Wikileaks and the long haul

Clay Shirky writes:

Like a lot of people, I am conflicted about Wikileaks.

Citizens of a functioning democracy must be able to know what the state is saying and doing in our name, to engage in what Pierre Rosanvallon calls “counter-democracy”*, the democracy of citizens distrusting rather than legitimizing the actions of the state. Wikileaks plainly improves those abilities.

On the other hand, human systems can’t stand pure transparency. For negotiation to work, people’s stated positions have to change, but change is seen, almost universally, as weakness. People trying to come to consensus must be able to privately voice opinions they would publicly abjure, and may later abandon. Wikileaks plainly damages those abilities. (If Aaron Bady’s analysis is correct, it is the damage and not the oversight that Wikileaks is designed to create.*)

And so we have a tension between two requirements for democratic statecraft, one that can’t be resolved, but can be brought to an acceptable equilibrium. Indeed, like the virtues of equality vs. liberty, or popular will vs. fundamental rights, it has to be brought into such an equilibrium for democratic statecraft not to be wrecked either by too much secrecy or too much transparency.

As Tom Slee puts it, “Your answer to ‘what data should the government make public?’ depends not so much on what you think about data, but what you think about the government.”* My personal view is that there is too much secrecy in the current system, and that a corrective towards transparency is a good idea. I don’t, however, believe in total transparency, and even more importantly, I don’t think that independent actors who are subject to no checks or balances is a good idea in the long haul.

If the long haul were all there was, Wikileaks would be an obviously bad thing. The practical history of politics, however, suggests that the periodic appearance of such unconstrained actors in the short haul is essential to increased democratization, not just of politics but of thought.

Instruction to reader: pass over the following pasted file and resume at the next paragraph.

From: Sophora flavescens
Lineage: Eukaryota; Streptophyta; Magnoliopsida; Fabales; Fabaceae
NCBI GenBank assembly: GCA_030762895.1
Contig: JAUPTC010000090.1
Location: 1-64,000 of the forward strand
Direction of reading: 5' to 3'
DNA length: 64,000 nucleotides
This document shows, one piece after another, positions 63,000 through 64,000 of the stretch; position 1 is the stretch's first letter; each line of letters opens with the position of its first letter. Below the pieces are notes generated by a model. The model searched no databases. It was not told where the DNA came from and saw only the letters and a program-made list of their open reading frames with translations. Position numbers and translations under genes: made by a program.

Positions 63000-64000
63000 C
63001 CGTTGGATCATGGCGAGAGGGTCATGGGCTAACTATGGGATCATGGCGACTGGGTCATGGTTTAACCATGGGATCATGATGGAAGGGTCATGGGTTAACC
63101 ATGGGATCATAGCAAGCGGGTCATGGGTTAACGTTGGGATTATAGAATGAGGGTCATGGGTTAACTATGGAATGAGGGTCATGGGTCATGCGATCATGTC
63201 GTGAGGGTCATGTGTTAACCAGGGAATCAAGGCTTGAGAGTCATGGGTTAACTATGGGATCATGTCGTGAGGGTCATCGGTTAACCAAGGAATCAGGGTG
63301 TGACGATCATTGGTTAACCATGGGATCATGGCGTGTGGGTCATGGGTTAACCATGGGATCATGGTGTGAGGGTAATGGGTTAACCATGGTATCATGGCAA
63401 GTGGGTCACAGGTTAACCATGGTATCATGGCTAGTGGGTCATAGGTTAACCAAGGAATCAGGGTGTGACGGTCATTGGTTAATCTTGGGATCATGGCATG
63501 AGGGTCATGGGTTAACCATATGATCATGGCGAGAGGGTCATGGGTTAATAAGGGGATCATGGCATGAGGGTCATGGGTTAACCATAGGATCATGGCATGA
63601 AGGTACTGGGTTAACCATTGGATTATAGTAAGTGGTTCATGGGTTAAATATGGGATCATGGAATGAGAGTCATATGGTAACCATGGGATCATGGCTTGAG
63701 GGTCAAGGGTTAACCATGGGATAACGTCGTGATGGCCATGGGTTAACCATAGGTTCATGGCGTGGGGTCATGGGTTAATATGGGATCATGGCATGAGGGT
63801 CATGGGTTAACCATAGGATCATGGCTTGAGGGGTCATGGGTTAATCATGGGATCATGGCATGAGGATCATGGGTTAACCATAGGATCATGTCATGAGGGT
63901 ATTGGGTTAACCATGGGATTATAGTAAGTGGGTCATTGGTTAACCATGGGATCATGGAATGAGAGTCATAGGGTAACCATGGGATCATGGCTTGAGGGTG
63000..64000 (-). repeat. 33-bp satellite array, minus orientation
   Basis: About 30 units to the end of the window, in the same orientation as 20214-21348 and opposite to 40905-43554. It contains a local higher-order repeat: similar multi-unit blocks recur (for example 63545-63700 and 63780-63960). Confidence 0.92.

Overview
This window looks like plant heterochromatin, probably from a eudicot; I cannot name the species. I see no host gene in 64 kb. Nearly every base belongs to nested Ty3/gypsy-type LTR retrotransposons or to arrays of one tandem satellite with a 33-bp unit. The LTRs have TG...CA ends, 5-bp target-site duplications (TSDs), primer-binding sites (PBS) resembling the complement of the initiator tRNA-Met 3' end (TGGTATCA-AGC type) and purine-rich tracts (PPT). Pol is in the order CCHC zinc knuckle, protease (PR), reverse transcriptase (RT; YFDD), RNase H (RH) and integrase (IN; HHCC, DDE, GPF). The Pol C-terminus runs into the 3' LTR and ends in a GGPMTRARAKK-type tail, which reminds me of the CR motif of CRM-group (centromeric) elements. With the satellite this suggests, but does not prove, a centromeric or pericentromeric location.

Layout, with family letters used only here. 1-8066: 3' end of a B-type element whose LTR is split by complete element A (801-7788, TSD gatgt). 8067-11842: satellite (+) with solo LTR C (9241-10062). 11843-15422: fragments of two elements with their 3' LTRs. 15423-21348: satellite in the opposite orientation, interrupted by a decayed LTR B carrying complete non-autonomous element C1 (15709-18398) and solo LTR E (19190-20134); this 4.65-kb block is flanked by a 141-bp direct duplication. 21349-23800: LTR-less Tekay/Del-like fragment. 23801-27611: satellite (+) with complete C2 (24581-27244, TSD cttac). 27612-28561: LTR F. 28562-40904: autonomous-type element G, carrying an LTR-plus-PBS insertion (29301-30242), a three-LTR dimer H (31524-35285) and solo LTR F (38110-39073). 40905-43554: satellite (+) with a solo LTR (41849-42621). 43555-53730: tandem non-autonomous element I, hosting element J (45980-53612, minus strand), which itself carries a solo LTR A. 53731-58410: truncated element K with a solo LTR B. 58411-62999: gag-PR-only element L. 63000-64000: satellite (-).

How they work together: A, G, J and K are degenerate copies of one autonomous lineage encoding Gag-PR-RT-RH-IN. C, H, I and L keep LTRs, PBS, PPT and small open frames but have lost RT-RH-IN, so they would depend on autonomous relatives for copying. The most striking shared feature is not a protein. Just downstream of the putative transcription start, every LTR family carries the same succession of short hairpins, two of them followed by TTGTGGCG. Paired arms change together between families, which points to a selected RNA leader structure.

We celebrate the printers of 16th century Amsterdam for making it impossible for the Catholic Church to constrain the output of the printing press to Church-approved books*, a challenge that helped usher in, among other things, the decentralization of scientific inquiry and the spread of politically seditious writings advocating democracy.

This intellectual and political victory didn’t, however, mean that the printing press was then free of all constraints. Over time, a set of legal limitations around printing rose up, including restrictions on libel, the publication of trade secrets, and sedition. I don’t agree with all of these laws, but they were at least produced by some legal process.

Unlike the United States’ current pursuit of Wikileaks.

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3 thoughts on “Wikileaks and the long haul

  1. Christopher Hoare

    Who has trained the judgementally challenged public to regard changing ones position or opinion to be a sign of weakness? “For negotiation to work, people’s stated positions have to change, but change is seen, almost universally, as weakness.” Clearly the intention has been to deny the masses the key to understanding the essentials of debate and compromise — which would otherwise be accessible to all — to the benefit of all. How can a society so liberally endowed with houses of higher learning have allowed such a travesty? Why have these guardians of ‘wisdom’ remained silent while this has been done — been too busy safeguarding their pensions?